NORTH ENID, Okla. — Chisholm Public Schools will follow a new state law and not require face masks on campus unless permitted by the state, as part of its newly approved learning plan for the 2021-2022 school year.
Masks will only be required in certain open areas of Chisholm’s three schools on three conditions: If Oklahoma Gov. Kevin Stitt declares Garfield County in a state of emergency; if state and local Health Department officials have been consulted with; and if the district reports positive COVID-19 cases make up 3.1%-5% of the building site population.
Oklahoma Senate Bill 548, which went into effect July 1, restricts school districts from enacting their own mask mandates or requiring “vaccine passports” for school entry. Mandates are only allowed during a declared state of emergency, according to the new law.
If the county is declared a state of emergency, Chisholm would implement a three-tiered system to determine site-by-site if masks should be required, according to the plan Chisholm Board of Education members approved Wednesday.
Superintendent Chad Broughton said 3% of Chisholm Elementary School’s students is about nine children. He said the district never had that many students test positive for COVID at one time last year.
If a district site reports over 5% positive for COVID, the school would shut down for 10 calendar days and students would move to virtual learning.
The longest the district shut down was for five days during the school year, Broughton said Wednesday. That contrasts with Enid Public Schools’ six-week period of distance learning last fall.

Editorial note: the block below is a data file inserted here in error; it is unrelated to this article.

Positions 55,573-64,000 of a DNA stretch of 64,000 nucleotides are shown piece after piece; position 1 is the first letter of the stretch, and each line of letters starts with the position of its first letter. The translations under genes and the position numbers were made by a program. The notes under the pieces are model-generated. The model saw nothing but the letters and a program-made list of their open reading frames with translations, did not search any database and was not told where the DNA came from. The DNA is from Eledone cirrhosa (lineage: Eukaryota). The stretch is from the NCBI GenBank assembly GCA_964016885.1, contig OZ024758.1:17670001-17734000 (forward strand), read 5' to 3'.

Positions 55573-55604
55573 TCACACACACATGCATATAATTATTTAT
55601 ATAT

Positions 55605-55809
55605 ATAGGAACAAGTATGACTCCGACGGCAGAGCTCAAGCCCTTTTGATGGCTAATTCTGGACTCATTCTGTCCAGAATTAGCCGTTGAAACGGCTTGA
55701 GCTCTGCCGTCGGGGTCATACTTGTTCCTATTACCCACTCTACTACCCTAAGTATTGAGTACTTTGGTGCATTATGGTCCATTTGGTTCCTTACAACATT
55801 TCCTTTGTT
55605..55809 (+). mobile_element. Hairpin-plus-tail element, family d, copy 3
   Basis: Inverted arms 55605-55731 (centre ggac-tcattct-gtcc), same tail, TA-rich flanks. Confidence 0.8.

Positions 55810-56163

Under the plan, elementary students will not be restricted to their cohorts at school.
The district will continue to use electrostatic sprayers in classrooms and on buses, and hand sanitizer will be available in buildings. The district will also continue to track the number of reported positive COVID cases.
COVID vaccines are encouraged for eligible Chisholm students and staff, according to the plan.
Broughton said the new school year’s learning plan must be worded as such so the district can receive a final round of federal COVID relief funding allocated by the state.
Chisholm board member Dr. Dustin Baylor said he believed the plan was worded well for CARES Act funding eligibility, but as a doctor, he disagreed with the general policy.
“But it is what it is,” Baylor said during the meeting.
SB 658 also prohibits school districts from imposing mask requirements for unvaccinated people and forbids vaccine requirements.
Sen. Rob Standridge, R-Norman, and Rep. Kevin West, R-Mooore, authored the bill in the state Senate and House, respectively.